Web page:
Monday, March 09, 2015

Valuing good referral

Emails received by me earlier today were typical, mostly promotional things from various companies, including some suggestions. Seems social media companies today, like Twitter or Pinterest--both BMSA winners I should note--feel it important to constantly suggest you things. But something was a bit different this morning, as I raced to click on the suggestion, and gleefully added something that interested me! I had received a good referral.

But here's the thing, I find myself reflecting on all the not so good ones, and while it's great to get a good referral once in a while, it's not good enough. It's not human. As human beings I think we tend to value great referral for lots of reasons, like it helps us know when our friends are listening.

Ever have that "friend" who for the umpteenth time is suggesting something you've repeatedly told you don't like, can't stand, refuse to do, or really, really...why are you still having this conversation? Especially when said person just grins and races off to do whatever they want anyway, as yup, not really listening to you! They don't care what you think or want.

Todays social media companies are often like that supposed "friend" in my opinion, except for Netflix--which I'll note is a BMSA BEST nominee.

What follows will seem like a non sequitur but I'm a huge fan of Edward Snowden, think he's an American hero who should come back here as a hero, as defense of the nation is more important than following rules that hide violations of the US Constitution, but I think he gets it wrong when he thinks hearing the NSA can predict what we want is scary.

Anyone else who heard such news kind of secretly feel good that at least maybe SOMEBODY understands them? Hey, if the NSA can refer me to some good content...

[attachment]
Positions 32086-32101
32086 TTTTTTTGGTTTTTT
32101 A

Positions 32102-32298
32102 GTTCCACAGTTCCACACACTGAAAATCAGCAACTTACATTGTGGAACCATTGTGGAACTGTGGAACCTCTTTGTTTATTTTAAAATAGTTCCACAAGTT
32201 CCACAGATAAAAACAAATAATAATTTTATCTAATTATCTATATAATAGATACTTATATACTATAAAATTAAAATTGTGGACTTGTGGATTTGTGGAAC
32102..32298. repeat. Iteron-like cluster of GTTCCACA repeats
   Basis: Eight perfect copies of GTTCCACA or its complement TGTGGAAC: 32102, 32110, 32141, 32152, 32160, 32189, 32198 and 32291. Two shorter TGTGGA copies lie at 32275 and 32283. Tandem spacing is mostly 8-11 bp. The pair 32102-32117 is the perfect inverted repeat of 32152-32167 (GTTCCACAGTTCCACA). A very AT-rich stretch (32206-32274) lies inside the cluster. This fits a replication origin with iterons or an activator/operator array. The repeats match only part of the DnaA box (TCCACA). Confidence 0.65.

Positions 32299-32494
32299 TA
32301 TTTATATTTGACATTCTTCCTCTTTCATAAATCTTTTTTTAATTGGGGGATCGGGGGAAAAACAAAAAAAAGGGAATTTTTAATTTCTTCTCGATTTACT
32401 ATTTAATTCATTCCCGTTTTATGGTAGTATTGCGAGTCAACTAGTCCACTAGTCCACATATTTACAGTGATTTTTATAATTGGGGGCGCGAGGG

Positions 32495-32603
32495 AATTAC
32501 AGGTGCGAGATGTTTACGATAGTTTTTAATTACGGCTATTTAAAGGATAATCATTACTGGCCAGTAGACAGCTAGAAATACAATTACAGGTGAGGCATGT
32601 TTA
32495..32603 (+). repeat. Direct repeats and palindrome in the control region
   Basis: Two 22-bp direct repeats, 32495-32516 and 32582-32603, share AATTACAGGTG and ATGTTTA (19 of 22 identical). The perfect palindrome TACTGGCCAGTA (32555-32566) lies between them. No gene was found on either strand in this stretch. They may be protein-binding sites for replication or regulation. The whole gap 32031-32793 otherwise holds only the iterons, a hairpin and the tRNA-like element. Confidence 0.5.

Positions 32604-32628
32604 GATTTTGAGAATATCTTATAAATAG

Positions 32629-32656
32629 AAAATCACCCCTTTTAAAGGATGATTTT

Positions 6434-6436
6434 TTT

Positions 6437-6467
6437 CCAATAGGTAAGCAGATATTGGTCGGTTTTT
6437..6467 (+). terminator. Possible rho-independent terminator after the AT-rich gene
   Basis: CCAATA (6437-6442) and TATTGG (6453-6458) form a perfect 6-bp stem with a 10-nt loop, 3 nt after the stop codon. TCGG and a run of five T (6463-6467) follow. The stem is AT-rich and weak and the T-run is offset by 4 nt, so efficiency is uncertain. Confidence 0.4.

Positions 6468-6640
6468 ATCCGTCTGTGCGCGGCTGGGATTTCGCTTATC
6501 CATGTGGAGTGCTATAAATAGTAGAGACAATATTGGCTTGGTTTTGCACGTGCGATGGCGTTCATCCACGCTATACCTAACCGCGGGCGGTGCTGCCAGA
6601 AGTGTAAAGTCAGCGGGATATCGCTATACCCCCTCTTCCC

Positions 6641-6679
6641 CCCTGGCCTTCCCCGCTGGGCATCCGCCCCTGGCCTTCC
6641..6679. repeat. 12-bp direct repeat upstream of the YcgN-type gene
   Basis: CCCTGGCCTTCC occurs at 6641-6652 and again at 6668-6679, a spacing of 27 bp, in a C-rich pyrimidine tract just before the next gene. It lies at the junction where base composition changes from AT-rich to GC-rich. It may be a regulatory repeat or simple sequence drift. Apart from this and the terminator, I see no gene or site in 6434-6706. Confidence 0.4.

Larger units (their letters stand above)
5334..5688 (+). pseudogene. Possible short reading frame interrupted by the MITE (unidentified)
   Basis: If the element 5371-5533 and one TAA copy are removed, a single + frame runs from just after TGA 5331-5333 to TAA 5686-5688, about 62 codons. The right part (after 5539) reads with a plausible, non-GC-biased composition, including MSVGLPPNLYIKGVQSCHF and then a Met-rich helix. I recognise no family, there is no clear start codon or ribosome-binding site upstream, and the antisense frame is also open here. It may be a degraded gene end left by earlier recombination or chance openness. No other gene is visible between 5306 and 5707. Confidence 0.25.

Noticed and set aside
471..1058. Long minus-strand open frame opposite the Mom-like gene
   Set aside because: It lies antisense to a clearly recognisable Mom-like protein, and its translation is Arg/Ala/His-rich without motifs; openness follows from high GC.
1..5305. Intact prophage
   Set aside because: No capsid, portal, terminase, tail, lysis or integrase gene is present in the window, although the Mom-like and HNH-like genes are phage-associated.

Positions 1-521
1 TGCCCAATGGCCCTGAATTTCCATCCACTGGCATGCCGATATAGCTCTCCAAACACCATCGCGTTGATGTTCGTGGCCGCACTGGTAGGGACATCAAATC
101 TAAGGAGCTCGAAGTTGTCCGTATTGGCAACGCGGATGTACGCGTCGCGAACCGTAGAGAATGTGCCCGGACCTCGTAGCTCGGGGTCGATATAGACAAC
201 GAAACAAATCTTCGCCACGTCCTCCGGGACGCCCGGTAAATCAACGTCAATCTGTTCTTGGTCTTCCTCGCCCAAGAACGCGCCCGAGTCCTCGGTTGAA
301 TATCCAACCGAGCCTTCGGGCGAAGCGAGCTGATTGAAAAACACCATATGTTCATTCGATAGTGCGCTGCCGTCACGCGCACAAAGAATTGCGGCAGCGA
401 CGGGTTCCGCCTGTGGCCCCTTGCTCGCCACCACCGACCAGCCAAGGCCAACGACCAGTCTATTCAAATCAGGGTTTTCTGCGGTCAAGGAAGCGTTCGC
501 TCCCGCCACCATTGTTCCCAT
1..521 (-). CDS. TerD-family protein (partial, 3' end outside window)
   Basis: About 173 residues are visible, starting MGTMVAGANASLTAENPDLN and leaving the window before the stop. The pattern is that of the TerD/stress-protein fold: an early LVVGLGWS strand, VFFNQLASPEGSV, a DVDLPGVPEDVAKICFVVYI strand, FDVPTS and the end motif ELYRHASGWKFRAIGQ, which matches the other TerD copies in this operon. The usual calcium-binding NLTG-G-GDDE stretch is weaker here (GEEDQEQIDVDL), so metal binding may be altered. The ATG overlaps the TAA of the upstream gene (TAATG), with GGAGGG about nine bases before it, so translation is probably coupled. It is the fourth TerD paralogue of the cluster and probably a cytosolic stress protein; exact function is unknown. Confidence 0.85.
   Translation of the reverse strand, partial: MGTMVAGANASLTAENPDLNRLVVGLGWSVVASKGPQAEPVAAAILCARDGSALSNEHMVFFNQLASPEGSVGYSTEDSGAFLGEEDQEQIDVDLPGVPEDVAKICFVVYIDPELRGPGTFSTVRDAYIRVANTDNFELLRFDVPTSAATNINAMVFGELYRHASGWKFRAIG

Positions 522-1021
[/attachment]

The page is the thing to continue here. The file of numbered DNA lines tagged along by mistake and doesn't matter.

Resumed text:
And you know, I'm serious in the above! And I think it may be why that particular argument by Snowden doesn't resonate. We DO need to be understood and in the real world being understood takes work, which very few people or organizations will do.

Most of us have to just take what we can get.

So I went political in this post when that was not necessary but it is related. If you stopped reading in disgust that I would dare drag politics into this discussion out of the blue then you're not reading this part anyway, so for the rest of you....

Valuing good referral I think will drive the next phase of the social web.

Social media companies are still novel, so we're giving them a LOT of leeway as they're just so gosh-darned exciting! But soon as the novelty wears off, if a social media company sends a hum-drum referral, like through email, like I often get, then they will be dropped.

Oh yeah, so have a business idea to give away! What about a video referral company that suggests videos for you on the web, like ones on YouTube, which charges you after 30 days. Like say $5.95 US per month. So if you liked the videos, you pay. If you didn't, you don't. And they just bill you every 30 days for services provided. Or maybe for the year, but if you drop them at any time they refund you the money for months where you were dissatisfied.

Can you imagine?

Of course such a company would live or die on the value of its referrals.

As someone who never thought he'd suggest anything that looked like a subscription, I'll note I've learned from Netflix, and also, what I'm suggesting is still consistent with what I call Pay Back Value, as it's pay after you've received a service, not before.

So it just so happens that PBV idea has room for what you could call a subscription model, for what people have received which they value.

And yeah notice, what a burden on the company! If a business were to actually implement they would be getting paid for what value they've given, not what value they're expected to give, which is a flaw in my opinion in the subscription model used traditionally.

They must consistently give good referral or fail as a business.

Where I have speculations on how you might pick content to refer to people, which I can't justify with research sources--that focusing first on what people do NOT want to see, is the first step.

If I were more enterprising I'd put my social theories to the test, and start up such a company. But instead I'll just throw out ideas on my blog.

Which I just did. Done.

James Harris
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